Formerly from Philadelphia indie outfit The War on Drugs, Kurt Vile has done quite well for himself in his solo career. His latest album Wakin' On A Pretty Daze is a 70 minute journey of breezy, psychedelic tracks accented by his Lou Reed-esque drawl. Performing at the Singapore leg of Laneway next year, the king of chill wisdom himself answered some questions from us as we learn about his extensive band, the girl called Alex and what he thinks of Singapore.
Hi Kurt! We’re really excited for your set next year at Laneway. Is this your first time here and what have you heard so far about Singapore?
Yes, it’s my first time! I’m really excited. When I think of Singapore, I think of that Tom Waits’ song ‘Singapore’. So for me Singapore is romantic, or nostalgic – I make the connection of the place to the whole imagery of the song.
You’ll be re-releasing Wakin’ On a Pretty Daze later this month along with a new EP, which is credited to Kurt Vile & The Violators. In what way have they contributed to this outing to earn their rank alongside you in name?
Honestly, they’ve contributed a lot. I mean in the end, I’m the one who oversees it all, working the most hours, writing the music and deciding on how it turns out. Jesse (Trbovich – guitars, bass guitars, saxophone) and Rob (Laakso – guitars, bass guitars, keyboards, various instruments), they’re the full time Violators and they’ve worked alongside me on most of the record. You know on the back of the record, ‘The Violators’ were spray painted but for whatever reason, it was a very personal record and we decided to just put ‘Kurt Vile’.
The guy who did our artwork for the album also worked on the EP, the graffiti themed piece. He wrote ‘Kurt Vile & The Violators’ on there and I said “You know what? That’s fine.” Rob has been involved in a lot of the production of the record – it was basically the fact that I generally have The Violators around.
How about your collaboration with Sore Eros, could you tell us more about that?
Well that was just an archival thing actually that we’ve made into an EP. Mainly we decided to because of the title track, ‘Jamaica Plain’ that is a 7-minute song. When I lived in Boston, I was 20, 21…22? My buddy Robert Robinson (of Sore Eros) recorded those tunes in my house and I just added a bunch of stuff to it. It’s all very heartfelt, purely home productions and very lo-fi. It’s very early and really primitive, very raw stuff. It’s funny because NME took it really seriously and said that it was ‘pointless’ but I don’t care, really. It’s kinda cool for me that someone got real upset about it – that’s like a good review for me!
The album cover for Wakin’ is gorgeous! How did the idea come about?
Steve Powers (legendary Philadelphia artist) had contacted me about something else, he wanted to do a project with me. When I realised who he was, it was my manager’s idea to get him involved in the record and that we should go for something epic. I came up with the idea for him to paint my name and the title (of the album) on a wall and I would stand in front of it, much like my other artwork. Also, we didn’t have to worry about fonts and all that because it would be right there on the wall. Steve Powers took it further, he did an interpretation of my lyrics into the drawings on the wall. Working with him was pretty epic.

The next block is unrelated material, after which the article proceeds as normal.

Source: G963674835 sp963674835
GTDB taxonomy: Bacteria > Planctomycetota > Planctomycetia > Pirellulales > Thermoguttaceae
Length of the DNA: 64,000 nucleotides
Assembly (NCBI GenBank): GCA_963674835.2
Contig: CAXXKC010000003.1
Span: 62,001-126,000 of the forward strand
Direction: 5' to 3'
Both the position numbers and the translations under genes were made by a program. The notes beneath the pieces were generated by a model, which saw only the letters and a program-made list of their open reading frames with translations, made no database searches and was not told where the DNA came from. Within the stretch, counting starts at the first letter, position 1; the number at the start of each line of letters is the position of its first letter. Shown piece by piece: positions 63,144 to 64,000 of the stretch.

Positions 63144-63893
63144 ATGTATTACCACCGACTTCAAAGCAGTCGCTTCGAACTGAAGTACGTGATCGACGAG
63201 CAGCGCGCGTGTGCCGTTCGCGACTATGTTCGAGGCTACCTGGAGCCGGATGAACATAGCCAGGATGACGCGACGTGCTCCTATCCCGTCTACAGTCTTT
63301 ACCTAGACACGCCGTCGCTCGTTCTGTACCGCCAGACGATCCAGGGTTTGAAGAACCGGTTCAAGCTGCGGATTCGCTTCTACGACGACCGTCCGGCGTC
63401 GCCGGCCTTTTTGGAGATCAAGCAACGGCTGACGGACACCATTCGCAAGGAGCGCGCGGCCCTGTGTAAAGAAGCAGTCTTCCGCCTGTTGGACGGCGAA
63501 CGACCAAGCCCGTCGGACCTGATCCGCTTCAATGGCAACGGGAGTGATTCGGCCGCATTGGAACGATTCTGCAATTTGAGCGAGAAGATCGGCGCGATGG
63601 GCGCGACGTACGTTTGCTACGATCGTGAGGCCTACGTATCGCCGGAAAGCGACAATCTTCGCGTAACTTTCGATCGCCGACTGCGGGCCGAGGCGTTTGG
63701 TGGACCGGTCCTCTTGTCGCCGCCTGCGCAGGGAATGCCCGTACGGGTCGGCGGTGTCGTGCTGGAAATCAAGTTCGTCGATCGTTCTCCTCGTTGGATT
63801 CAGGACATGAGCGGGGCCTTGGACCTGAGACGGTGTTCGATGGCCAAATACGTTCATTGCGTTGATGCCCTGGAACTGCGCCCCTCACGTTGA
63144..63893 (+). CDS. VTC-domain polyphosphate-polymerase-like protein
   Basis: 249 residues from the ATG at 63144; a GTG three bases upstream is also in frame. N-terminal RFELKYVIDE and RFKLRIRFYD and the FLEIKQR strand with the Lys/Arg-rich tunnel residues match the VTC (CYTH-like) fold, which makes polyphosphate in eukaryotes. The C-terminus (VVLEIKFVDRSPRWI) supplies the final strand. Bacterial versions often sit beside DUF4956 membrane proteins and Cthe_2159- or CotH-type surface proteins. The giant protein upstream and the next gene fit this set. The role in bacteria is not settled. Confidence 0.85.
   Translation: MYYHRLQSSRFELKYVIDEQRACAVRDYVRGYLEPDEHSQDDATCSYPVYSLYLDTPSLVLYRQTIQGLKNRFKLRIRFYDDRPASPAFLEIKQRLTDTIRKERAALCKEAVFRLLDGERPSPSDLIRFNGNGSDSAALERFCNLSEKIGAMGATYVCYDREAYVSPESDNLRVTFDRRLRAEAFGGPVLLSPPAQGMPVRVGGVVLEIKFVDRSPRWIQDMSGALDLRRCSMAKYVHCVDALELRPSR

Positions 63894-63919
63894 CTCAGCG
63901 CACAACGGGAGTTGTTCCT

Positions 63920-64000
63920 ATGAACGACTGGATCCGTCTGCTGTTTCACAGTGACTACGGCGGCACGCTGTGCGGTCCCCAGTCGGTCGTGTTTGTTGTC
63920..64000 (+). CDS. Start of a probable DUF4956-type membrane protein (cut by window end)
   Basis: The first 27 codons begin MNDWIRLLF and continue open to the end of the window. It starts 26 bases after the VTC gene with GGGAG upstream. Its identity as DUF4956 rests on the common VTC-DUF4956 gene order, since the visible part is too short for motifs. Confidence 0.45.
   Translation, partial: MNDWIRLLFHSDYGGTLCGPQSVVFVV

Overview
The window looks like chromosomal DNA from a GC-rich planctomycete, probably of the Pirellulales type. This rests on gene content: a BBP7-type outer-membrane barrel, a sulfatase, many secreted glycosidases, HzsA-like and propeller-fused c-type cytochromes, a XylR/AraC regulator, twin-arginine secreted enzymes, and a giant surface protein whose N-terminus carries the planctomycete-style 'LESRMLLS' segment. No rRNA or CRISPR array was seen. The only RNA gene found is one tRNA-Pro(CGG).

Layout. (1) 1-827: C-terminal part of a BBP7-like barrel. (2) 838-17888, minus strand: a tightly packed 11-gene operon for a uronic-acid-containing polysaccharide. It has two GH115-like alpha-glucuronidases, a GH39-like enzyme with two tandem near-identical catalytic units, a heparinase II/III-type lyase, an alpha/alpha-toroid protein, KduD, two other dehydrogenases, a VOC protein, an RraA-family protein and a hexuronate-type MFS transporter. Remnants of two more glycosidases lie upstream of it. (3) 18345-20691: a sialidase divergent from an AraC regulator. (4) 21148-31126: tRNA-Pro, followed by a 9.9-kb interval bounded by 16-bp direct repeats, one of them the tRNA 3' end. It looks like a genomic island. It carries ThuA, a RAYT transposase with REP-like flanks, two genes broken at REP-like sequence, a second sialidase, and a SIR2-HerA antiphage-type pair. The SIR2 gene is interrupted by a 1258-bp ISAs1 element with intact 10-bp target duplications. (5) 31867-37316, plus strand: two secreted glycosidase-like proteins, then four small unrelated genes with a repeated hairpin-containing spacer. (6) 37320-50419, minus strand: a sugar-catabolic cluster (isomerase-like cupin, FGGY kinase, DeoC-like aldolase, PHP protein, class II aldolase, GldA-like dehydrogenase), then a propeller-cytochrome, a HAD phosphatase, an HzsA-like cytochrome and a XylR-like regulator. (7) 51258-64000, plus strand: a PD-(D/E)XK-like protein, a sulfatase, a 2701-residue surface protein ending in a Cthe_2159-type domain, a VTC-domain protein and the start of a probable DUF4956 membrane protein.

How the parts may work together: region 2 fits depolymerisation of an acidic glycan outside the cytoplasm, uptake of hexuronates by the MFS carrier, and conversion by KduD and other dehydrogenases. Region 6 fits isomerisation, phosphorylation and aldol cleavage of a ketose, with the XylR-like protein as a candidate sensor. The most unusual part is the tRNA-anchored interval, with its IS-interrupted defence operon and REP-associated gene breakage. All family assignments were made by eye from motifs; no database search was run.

You’re known for your wise and breezy lyrics, and some people really read into it. What is one song off the new record that means a lot to you?
A lot of them mean a lot to me but one of my favourites is ‘Girl Called Alex’. Alex is an old friend of mine, she’s a really sweet girl and I’ve known her for a long time. I was just feeling a bit low and had a bit of a writer’s block. I had the rest of the lyrics but I just stopped for whatever reason because I thought she was mad at me and I guess I was feeling kind of lonely.
When I finished the song, I was quite nervous about it. I thought if she first heard it, would she think I was creepy or something? She had always been an early fan of mine, before anyone. I just lost touch with her and I was being really paranoid for having lost touch with her. Turns out, it was only a misunderstanding.
So it’s all good now?
Yeah, we were never not friends. It’s just that I kept writing to her and she never wrote me back, I thought she was mad at me. I was on tour so maybe it was from the low serotonin – and somehow that translates to ‘they hate you!’
You’ve also mentioned that you’re a Gary Numan fan, what do you think of the new album?
He has a new album? I haven’t heard of it. I will, thanks!
You recently covered a Nine Inch Nails song to the surprise of pretty much everyone. Are there any other unconventional picks you would love to cover?
Actually I want to cover some Randy Newman songs but I’m not going to tell you because I don’t want to give it away! I have a song I really like growing up, this song by the band Cracker but I don’t know if I have the guts to cover it – no, no I do now. I don’t people saying I’m ‘hip’ or something…
Are we going to hear any of them at Laneway?
No! You’ll probably never hear any of them. We’re going to record them, don’t worry.
What can we expect from your set next year?
Epic meets shambolic rock show with peaking valleys of rock music. Hopefully we’ll execute it professionally and eloquently!
LANEWAY FESTIVAL SINGAPORE 201425 JAN 2014 | GARDENS BY THE BAY